South Carolina’s Comptroller Quits After A $3.5 Billion Accounting Error


After making an $3.5 billion accounting error in South Carolina’s financial report at the end of the year, Richard Eckstrom, South Carolina’s Comptroller General, will be stepping down.

According to the Post and Courier, Katie Kipp (junior accountant), Eckstrom first discovered the error. P&C reports that Kipp testified before a state Senate panel and discovered that the state’s Annual Comprehensive Financial Report had overstated its general fund balance by almost 50 percent.

Eckstrom disclosed to the Senate Financial Constitutional Subcommittee, that the Annual Comprehensive Financial Report (AP) overstated money sent to universities and colleges for a decade.

Eckstrom attributed the onset and severity of this crisis to a $12 million coding mistake in 2007. This error was followed by a shift in computing systems that began in 2011. According to the same report, the total overstated funds had reached $1.3 billion in 2017 and has more then tripled since.

According to AP, George Kennedy, the state auditor, said Eckstrom ignored warnings about a “material weakness in the comptroller general’s office for a decade.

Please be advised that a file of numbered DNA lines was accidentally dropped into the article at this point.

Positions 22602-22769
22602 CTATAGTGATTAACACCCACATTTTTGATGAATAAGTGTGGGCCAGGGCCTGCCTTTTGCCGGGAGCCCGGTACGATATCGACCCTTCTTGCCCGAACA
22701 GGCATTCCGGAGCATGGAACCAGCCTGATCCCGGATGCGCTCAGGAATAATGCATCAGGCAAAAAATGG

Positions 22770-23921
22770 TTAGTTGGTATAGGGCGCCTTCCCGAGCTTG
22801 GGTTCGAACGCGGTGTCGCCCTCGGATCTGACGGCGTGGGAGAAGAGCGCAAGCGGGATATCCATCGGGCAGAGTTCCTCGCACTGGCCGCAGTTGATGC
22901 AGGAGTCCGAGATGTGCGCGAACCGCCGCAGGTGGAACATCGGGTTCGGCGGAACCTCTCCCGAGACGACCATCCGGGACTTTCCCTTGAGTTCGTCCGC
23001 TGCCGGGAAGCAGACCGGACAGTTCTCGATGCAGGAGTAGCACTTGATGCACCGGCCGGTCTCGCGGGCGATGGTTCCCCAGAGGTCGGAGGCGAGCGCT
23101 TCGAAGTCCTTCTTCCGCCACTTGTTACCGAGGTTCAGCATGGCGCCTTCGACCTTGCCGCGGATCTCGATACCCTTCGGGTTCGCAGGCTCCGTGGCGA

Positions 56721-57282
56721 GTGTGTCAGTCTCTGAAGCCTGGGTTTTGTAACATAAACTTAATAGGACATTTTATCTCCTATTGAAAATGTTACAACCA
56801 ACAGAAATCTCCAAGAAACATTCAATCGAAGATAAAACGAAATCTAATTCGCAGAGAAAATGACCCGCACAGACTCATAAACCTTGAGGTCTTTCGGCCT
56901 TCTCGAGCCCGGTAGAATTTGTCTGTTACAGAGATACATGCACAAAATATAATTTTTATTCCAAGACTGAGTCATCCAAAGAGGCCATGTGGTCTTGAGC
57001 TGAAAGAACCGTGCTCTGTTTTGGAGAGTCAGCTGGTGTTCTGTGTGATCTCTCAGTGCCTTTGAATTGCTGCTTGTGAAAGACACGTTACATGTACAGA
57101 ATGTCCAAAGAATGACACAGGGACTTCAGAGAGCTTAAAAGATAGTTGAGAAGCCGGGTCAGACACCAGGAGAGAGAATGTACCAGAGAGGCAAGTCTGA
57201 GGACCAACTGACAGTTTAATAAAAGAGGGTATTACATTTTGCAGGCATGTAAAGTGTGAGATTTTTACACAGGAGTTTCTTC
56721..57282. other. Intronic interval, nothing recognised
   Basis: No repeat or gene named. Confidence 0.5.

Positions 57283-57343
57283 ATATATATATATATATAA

Eckstrom was not able to complete his primary job of submitting an accurate financial report each year, as required by AP.

Although budget makers don’t consult the Annual Comprehensive Financial Report (bond makers do), it is used by credit agencies to establish the state’s credit rating. “Our cash position was misrepresented, creditors and bond holders don’t like things like this,” Thomas McKelveen, Democratic State Senator, told AP

State legislators have decided to make the comptroller’s position an appointed position instead of an elected one due to the mismanagement. Some lawmakers even suggested that the position be eliminated altogether. A Senate subcommittee approved a constitutional amendment that would allow the governor nominate a candidate to be approved by the Senate. Another elected Republican, Curtis Lofton is the State Treasurer. He suggested that his office should take over the responsibilities of the flailing Comptroller, according to AP.

Eckstrom wrote that he had not taken office in the state he loves or the jobs for which I was elected lightly. He also stated that he would work with his colleagues to “be a strong defender and steward of taxpayer dollars.”

Eckstrom was the comptroller from 2003 until he was elected. In the two previous elections, he ran unopposed. The state Senate will now choose a replacement for the Comptroller, whose term ends in 2027.